Multihull One Design-ORMA 70

Discussion in 'Multihulls' started by Doug Lord, Apr 26, 2010.

  1. oldsailor7
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    oldsailor7 Senior Member

    I just wish that Francis Herreshoff could see all this.
    I think it would make him feel very proud.

    Victor Tchetchet was reduced to tears when he saw a Kraken 40 in New York in 1969. What would he think of the Tris of today :?:
     
  2. Silver Raven
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    Silver Raven Senior Member

    gooday Paddy - Like you - I've spent a tad bit of time - on what I thought was - reasonably quick - in those times - very quick - - as to what 'L. Francis' - himself - would have thought - I can't even imagine to think - I know (maybe like others) - I would need at least 3 prs of diapers on - to even look at those magnificant machines. Imagine 30 kts to windward in 12 to 14 kts of breeze - BUGGER ME - I'd be wetting myself - - so "himself" the "Lord" of multihulls - would - I'd imagine be - sitting up on the windward aft wing - with the biggest grin - IN THE WHOLE WIDE WORLD - on his dial & Gawd - bless him & thank him for the ride he's taken us all on. WOW Thanks for mentioning his real & still here - presence ! ! I-WANNA-GO-SAILING-ON-1-OF-THEM ! ! !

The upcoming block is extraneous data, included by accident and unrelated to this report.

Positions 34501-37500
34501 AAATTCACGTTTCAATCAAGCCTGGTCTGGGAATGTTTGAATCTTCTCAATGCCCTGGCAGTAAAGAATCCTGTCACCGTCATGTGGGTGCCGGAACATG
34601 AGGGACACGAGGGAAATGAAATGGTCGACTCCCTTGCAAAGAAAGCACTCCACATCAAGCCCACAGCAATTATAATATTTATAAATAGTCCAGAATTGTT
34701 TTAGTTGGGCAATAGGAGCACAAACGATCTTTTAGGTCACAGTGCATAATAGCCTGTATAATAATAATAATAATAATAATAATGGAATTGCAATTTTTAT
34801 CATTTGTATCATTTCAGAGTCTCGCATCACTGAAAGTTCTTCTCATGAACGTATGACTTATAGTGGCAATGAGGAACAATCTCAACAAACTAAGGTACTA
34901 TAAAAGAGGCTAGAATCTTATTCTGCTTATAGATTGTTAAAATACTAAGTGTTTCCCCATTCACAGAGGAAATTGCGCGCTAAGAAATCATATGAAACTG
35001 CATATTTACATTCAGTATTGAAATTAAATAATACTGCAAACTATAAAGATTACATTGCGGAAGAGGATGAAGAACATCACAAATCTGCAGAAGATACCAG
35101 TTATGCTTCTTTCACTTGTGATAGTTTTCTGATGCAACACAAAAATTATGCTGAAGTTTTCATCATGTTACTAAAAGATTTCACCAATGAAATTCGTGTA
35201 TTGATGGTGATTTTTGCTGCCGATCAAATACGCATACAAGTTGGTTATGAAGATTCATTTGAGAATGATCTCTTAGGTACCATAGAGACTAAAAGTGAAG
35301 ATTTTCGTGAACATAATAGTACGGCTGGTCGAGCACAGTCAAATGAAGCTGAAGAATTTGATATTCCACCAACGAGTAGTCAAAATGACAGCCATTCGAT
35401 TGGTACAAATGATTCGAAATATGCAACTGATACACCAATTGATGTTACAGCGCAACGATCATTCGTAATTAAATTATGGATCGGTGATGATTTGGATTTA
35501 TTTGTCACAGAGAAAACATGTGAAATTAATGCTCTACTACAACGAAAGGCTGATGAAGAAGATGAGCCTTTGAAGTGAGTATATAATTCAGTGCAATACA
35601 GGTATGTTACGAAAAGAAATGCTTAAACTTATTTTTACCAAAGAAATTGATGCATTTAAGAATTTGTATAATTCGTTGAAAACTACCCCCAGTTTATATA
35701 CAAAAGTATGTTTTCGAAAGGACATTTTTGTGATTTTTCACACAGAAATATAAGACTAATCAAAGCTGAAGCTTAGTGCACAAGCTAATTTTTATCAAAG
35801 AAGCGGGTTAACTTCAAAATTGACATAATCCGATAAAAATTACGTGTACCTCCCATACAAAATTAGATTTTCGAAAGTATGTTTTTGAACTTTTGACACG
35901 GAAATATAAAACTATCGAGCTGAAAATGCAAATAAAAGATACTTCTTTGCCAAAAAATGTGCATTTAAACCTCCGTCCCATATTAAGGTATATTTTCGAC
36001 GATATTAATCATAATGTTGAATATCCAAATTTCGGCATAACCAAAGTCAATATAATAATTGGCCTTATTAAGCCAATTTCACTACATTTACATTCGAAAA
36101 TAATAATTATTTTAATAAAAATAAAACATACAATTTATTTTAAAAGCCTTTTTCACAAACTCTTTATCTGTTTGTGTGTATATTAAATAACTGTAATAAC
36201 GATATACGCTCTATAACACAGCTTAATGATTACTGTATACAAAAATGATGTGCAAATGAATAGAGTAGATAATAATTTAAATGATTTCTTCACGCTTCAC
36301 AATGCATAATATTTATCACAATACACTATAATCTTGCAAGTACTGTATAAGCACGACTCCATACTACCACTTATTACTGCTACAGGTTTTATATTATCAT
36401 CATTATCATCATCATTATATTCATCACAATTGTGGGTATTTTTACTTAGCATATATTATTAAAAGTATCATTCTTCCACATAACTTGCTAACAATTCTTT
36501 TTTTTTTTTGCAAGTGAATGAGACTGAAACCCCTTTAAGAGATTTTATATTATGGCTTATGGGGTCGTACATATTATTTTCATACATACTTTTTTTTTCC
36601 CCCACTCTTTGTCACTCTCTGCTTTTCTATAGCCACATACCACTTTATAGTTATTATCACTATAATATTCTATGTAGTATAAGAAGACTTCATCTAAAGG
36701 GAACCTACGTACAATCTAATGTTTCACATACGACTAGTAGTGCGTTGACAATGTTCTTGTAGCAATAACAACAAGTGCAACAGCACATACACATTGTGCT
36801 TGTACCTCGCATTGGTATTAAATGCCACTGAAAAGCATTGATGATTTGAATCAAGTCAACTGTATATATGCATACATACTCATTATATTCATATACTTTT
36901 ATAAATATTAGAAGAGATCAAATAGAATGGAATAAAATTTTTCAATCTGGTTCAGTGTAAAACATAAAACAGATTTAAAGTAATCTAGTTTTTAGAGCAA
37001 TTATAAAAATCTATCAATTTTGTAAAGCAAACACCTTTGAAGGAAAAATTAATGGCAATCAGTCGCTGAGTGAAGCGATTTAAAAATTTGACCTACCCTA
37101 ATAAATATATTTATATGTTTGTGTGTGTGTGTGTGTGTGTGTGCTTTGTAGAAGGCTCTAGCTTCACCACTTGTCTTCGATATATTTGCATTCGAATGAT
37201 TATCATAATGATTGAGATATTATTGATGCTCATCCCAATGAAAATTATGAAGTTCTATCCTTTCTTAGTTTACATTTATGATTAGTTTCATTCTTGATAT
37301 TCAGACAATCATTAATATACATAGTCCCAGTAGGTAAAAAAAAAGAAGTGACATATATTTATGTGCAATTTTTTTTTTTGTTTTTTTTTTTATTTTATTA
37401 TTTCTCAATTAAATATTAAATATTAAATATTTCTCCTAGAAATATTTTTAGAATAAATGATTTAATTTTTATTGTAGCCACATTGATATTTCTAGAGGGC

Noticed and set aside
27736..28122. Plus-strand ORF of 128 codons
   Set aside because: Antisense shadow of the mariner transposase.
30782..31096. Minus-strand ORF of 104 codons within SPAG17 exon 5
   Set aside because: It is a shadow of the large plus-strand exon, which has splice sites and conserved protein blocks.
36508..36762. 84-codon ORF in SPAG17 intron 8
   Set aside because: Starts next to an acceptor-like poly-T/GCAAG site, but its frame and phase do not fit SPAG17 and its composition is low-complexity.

Ciao, james
     
  3. Corley
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  4. Gary Baigent
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    Gary Baigent Senior Member

    Pretty sure the commentator is Dutch, multi lingual though.
     
  5. Corley
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    Steve Ravussin's Race for Water MOD70 slowed last night the reason was daggerboard damage caused by an impact with a container the boat appears otherwise undamaged.

    story below:

    With the exception of Race For Water suffering from a damaged centreboard (as a result of a collision with a container last night), the four MOD70s are sailing within just a mile of each other! The pace is picking up despite the sea state that is growing and becoming more chaotic due to the Gulf Stream and and as the trimarans are propelled at at a further two knots of speed: 715 miles covered in the last 24, an average 29.79 knots ... For now the fleet hangs on to the front as the crews continue to swallow up the miles across the Atlantic at high speeds to reach the Scilly Isles.

    Latest video from the MOD70's

    http://bcove.me/zgpcte5e

    and on youtube

     
    Last edited: Jul 8, 2012
  6. Corley
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    Latest news updates from the Krys Ocean Race website:

    http://www.krys-oceanrace.com/en/

    Video on day 2 (in French)

    http://bcove.me/mcgqrxo9

    Here is the english version on youtube



    Living on the edge: